Research opportunities


The Centre for Computational Evolution is looking for students who are keen to develop expertise in using phylogenetics software to solve real world issues. 

Scholarships are regularly available as part of funded projects, please contact us for more details. 

Two new PhD positions


Bayesian integrative models of evolution

Two new PhD positions in computational evolution are available in the Centre for Computational Evolution at the University of Auckland to work on developing Bayesian integrative models of evolution that use data from genomic sequences, phenotypic data and the fossil record. The research will include the design and development of new mathematical and computational models for Bayesian phylogenetic inference. The successful candidates will work with an international team of computational biologists, evolutionary biologists and palaeontologists to both develop new methods, and test them on a number of exciting data sets.

How and when species came to be is the fundamental question in macroevolution. Attempts to answer it use a variety of data sources including genome sequences, morphology and fossil discoveries. Yet current methods are unable to exploit all this data, with different data sources often producing conflicting results. This project aims to create a unifying probabilistic framework that combines genomic, fossil and phenotypic data to give us the best possible understanding of evolutionary history. The PhD research will involve creating open-source software tools to disseminate new methods widely as well as using these new methods to address outstanding questions in human, animal and pathogen evolution.

The initial focus of the work will be to extend the StarBEAST2 package to allow for sampled ancestral species and their phenotypes in the species tree as well as ancient DNA samples in the embedded gene trees. This is a major software engineering task. There will also be work on developing new trait evolution models that can account for trait variation both within and between species. Current models will be incorporated into the BEAST 2 software and major studies on real and simulated data will be run to assess their strengths and weaknesses. The successful candidates will also have the opportunity to develop new inference methods for continuous trait evolution. Finally a third focus of the work will be on incorporating rich fossil data into the phylogenetic framework within BEAST 2. New models will incorporate variability of sampling over time and space, trait-dependent sampling, and will be able to use multiple fossils from the same morphospecies while accounting for uncertainty in the geologically-derived age of fossils. Both simulated and curated data sets will be used to test and prove the newly developed methods.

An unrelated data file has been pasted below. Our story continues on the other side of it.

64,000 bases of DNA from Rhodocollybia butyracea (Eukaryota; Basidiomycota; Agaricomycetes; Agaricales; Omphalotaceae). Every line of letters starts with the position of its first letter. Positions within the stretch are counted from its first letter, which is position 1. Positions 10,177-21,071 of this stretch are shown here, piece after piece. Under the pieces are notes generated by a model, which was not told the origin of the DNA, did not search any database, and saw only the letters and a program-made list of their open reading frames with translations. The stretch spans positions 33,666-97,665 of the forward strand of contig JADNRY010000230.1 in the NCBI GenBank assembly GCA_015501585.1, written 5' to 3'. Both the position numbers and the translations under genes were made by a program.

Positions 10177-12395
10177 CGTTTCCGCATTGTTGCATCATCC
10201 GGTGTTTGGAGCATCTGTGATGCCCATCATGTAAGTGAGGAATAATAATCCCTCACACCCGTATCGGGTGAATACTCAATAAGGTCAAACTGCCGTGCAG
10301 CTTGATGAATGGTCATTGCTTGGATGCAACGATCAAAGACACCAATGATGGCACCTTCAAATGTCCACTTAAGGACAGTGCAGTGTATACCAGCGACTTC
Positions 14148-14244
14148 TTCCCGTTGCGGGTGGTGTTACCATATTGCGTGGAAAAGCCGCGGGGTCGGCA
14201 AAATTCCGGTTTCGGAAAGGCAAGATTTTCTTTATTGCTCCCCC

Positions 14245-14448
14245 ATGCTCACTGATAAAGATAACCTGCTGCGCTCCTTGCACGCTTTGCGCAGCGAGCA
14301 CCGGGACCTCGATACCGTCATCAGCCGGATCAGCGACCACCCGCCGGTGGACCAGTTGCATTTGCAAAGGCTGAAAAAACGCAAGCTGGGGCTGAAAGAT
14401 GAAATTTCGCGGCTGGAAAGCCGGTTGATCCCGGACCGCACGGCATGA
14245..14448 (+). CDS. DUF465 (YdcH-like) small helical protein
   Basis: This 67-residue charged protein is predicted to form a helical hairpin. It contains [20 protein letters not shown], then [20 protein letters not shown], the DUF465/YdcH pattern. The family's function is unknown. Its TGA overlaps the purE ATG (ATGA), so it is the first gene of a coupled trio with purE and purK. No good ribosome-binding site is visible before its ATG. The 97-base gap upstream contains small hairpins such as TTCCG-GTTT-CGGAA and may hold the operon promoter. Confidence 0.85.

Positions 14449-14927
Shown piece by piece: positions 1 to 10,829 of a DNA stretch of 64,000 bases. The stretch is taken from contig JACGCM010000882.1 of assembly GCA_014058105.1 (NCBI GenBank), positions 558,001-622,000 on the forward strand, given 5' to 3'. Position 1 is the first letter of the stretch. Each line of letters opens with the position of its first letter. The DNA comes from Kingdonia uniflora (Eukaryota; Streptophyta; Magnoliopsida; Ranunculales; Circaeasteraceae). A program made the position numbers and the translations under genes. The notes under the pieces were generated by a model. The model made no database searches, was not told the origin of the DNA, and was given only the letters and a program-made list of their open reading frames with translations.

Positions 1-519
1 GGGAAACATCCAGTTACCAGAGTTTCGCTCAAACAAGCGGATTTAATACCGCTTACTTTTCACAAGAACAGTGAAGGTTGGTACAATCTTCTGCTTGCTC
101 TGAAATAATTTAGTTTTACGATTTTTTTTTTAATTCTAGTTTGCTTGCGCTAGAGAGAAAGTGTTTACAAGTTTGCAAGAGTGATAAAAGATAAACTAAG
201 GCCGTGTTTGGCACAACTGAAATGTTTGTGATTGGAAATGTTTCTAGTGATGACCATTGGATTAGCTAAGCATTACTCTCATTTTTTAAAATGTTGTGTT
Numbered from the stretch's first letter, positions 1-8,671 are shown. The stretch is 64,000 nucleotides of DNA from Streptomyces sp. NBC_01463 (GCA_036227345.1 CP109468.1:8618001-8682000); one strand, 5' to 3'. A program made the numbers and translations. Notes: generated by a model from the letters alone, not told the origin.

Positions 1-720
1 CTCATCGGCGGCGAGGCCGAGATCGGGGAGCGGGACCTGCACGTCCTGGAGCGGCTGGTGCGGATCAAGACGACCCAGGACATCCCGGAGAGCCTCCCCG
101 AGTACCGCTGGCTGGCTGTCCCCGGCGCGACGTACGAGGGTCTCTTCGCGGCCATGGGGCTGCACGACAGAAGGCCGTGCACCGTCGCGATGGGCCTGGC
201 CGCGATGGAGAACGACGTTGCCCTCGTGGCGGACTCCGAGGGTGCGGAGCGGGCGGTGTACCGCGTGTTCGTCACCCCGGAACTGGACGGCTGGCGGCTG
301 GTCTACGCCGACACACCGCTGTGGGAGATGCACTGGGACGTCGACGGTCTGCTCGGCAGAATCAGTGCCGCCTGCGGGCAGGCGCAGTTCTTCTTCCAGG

The successful candidates will work with an international team including Professor Alexei Drummond, Dr David Welch (University of Auckland), Associate Professor Tanja Stadler (ETH Zurich) and Dr Nick Matzke (ANU), as well as well as expert collaborators with knowledge of specific palaeontological and molecular data sets.

Each position comes with a stipend of $NZ27,300 (which is annually adjusted for inflation) and payment of enrolment fees.  There is no teaching requirement associated with the stipend.